Pakistan Says Banned Group Helped Plan Attack on Hotel

ISLAMABAD, Pakistan — A Sunni Muslim extremist group believed to have been involved in the 2002 abduction and murder of the journalist Daniel Pearl helped carry out the Marriott Hotel bombing in Islamabad three months ago that killed more than 50 people, according to a top Pakistani official.

The official, Rehman Malik, the government’s senior interior adviser, said that the group, Lashkar-e-Jhangvi, which was banned by Pakistan in 2001 and classified by the State Department as a foreign terrorist organization, helped organize the Sept. 20 bombing, which deeply shook the confidence of Pakistanis by demonstrating that extremists could perpetrate large-scale attacks close to the seat of power in Islamabad, the capital.

Mr. Malik’s comments on the bombing to the Pakistani National Assembly on Monday represented the first time that the government had formally laid blame for the attack with a specific organization. He had previously suggested that Taliban militants operating from Pakistan’s lawless western tribal lands might have been behind the bombing.Mr. Malik also told the legislators that two men from Toba Tek Singh in Punjab Province had been taken into custody and that the investigation was complete.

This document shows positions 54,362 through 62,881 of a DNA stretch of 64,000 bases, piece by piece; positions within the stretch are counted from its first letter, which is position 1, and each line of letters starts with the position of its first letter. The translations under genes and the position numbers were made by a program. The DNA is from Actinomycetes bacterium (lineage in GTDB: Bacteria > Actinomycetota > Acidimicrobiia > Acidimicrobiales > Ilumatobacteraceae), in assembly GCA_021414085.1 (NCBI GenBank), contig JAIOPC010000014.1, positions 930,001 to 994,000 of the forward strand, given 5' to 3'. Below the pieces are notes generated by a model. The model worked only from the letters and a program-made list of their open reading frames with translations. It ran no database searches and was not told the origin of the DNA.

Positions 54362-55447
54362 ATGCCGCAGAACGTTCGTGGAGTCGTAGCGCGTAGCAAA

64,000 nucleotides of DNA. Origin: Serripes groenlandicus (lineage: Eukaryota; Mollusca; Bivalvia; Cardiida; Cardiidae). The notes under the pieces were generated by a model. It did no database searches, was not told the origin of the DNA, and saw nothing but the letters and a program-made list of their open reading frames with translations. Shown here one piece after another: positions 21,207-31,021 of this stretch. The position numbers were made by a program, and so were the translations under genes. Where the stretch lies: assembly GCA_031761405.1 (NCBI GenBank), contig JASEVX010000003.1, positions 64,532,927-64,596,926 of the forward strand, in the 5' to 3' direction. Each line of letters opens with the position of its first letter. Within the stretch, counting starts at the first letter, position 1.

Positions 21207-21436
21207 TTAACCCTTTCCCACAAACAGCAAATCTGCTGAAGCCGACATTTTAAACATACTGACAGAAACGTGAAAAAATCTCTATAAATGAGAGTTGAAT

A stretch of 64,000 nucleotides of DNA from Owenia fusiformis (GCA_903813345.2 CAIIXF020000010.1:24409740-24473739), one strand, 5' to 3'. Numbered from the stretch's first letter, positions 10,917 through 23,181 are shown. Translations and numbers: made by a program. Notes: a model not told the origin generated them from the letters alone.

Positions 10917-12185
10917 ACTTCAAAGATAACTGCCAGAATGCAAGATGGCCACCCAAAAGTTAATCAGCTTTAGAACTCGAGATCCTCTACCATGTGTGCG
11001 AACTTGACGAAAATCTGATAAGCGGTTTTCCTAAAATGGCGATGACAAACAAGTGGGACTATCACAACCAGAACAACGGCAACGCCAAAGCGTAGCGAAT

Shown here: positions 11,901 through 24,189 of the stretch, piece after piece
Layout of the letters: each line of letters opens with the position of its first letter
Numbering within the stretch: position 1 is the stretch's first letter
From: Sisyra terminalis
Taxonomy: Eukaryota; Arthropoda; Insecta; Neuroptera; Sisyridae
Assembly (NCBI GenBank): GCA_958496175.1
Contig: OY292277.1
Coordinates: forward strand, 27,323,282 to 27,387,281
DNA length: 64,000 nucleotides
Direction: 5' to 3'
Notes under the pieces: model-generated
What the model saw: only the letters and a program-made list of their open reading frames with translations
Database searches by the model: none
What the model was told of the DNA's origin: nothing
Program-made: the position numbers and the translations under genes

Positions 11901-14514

According to an investigator, a man associated with Lashkar-e-Jhangvi drove the truck used in the bombing from the town of Jhang, where it had been loaded with explosives, to Islamabad, where the keys were given to a suicide bomber.

The motive for the attack was hatred for Americans, said the investigator, who spoke on condition of anonymity because of the secrecy involved in the inquiry. Other officials have speculated that the bombing was in retaliation for airstrikes in Taliban-held western tribal areas by remotely controlled American planes, or for recent Pakistani military operations against militants there.

The driver drove the truck to Islamabad slowly, according to the investigator, making frequent stops to avoid detection. Once in Islamabad, he gave the keys to the suicide bomber, a 22-year-old Afghan named Zakirullah, who drove the truck to the hotel, the investigator said.The militants chose the Marriott as the target because they thought a large number of American marines were staying there, but most of the marines had checked out the day before the attack, the investigator said. Lashkar-e-Jhangvi has long had a reputation for carrying out bloody attacks, especially against Shiite Muslims in Pakistan. In 2003, when Secretary of State Colin L. Powell designated the group as a foreign terrorist organization, he said that its involvement in the kidnapping and killing of Mr. Pearl, a Wall Street Journal correspondent, in 2002 “has been confirmed.”

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